Earl Monroe Innovator, Game Changer

In every major professional sport there are players that are looked at in history as “game changers”, players that take the basic principles of their sport and transform them and in the process revolutionize the game. These game changers challenge the “system” of that sport, they challenge the idea that the games fundamentals can not be varied; in 1968 the Baltimore Bullets franchise and the entire sports world, witnessed one of sports great game changers.

Born without great jumping ability, height and speed, Earl Monroe adapted his game on a daily basis to allow himself to succeed. He created shots and moves in a so called “playground” style that changed the way people play the game of basketball. When Monroe started to play basketball there were basic concepts that were taught, these concepts stated that guards could not turn their back while dribbling, that players didn’t leave their feet before making a pass, and that shooters did not fall away to create separation on shot attempts. What Earl Monroe did was mix in fundamental basketball with a style and flair that was his own, and in the process he altered the game while still keeping the games most basic offensive principle intact.

"The game is about advancing the ball to the basket,” said Earl Monroe. “The game is about the shortest distance between two points ... if someone was between me and the basket, then the shortest distance for me was the tightest circle I could spin around them."

Growing up in Philadelphia, Monroe was not a basketball junkie, in fact it wasn't until he was 14 years old that he started playing the game that would eventually become his first love. While it took Monroe awhile to start playing basketball, it wasn't long until he made a name for himself on the court, becoming an urban legend by the time his high school career was over. Whether he was called "The Pearl", "Doctor", "Magic", or even "Black Jesus" if you grew up in South Philly in the 1960's you knew who Vernon Earl Monroe was.

The legend of "The Pearl" started in those South Philly pickup games in a summer league called the All-Pro Baker League, a league made up of Philly's best that traveled around defending The City of Brotherly Love's honor. It was in those games where Monroe developed and implemented the moves that became so popular around the nation and gave him his first nickname, "Thomas Edison", because he invented new moves everyday.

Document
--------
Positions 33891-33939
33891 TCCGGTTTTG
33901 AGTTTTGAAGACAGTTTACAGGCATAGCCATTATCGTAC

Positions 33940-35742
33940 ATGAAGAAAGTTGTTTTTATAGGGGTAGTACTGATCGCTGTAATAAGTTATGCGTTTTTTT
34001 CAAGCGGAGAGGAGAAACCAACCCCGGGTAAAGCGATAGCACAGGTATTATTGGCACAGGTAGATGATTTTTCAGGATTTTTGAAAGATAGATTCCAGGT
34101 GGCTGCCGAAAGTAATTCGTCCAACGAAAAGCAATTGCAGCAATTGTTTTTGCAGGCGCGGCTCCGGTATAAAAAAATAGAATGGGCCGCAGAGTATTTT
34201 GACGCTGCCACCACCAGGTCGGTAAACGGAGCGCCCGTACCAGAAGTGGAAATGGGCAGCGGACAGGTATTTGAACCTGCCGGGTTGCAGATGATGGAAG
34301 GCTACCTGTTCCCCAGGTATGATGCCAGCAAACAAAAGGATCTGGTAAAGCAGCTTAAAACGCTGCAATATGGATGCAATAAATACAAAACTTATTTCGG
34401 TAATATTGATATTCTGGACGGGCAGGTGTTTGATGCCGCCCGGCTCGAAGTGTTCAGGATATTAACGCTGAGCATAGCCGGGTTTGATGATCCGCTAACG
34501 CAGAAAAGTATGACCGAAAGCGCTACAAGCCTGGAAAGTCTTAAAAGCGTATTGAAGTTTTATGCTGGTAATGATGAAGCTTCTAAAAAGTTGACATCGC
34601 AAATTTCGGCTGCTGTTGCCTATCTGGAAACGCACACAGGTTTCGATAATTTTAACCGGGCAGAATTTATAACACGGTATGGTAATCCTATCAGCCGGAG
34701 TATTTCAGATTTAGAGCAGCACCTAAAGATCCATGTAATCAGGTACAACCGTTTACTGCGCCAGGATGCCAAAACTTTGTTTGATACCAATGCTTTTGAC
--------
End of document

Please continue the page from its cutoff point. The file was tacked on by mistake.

"I was aware that my style was different just by the fact that people called me a hot dog," says Monroe with a laugh. "I wasn't aware of the fact, that particular style changed the game, it was just part of me and what I did and how I did it."

His unorthodox style of play transferred over well from the High School level to collegiate ball, as Monroe dominated the competition setting records on his way to a NCAA Division II National Championship by averaging over 41 points per game. While Monroe set scoring records on his way to a national title, "The Pearl" faced his fare share of skeptics on his way to the NBA. Seen as mostly a scorer with few other attributes, he was told one day by a friend that NBA scouts were doubting his ability to pass the ball.

"Well," says former NBA GM Jerry Krause who at that time was a scout with the Bullets, "after his 15th or 20th assist that night he kind of cocked his head and looked up to where we (the NBA scouts) were sitting -- just sort of asking if that was enough. He also went for 45 or 50 points."

Following his college career, the Baltimore Bullets selected Monroe with the #2 overall selection in the draft. It was with the Bullets were Monroe's style and moves gained national recognition.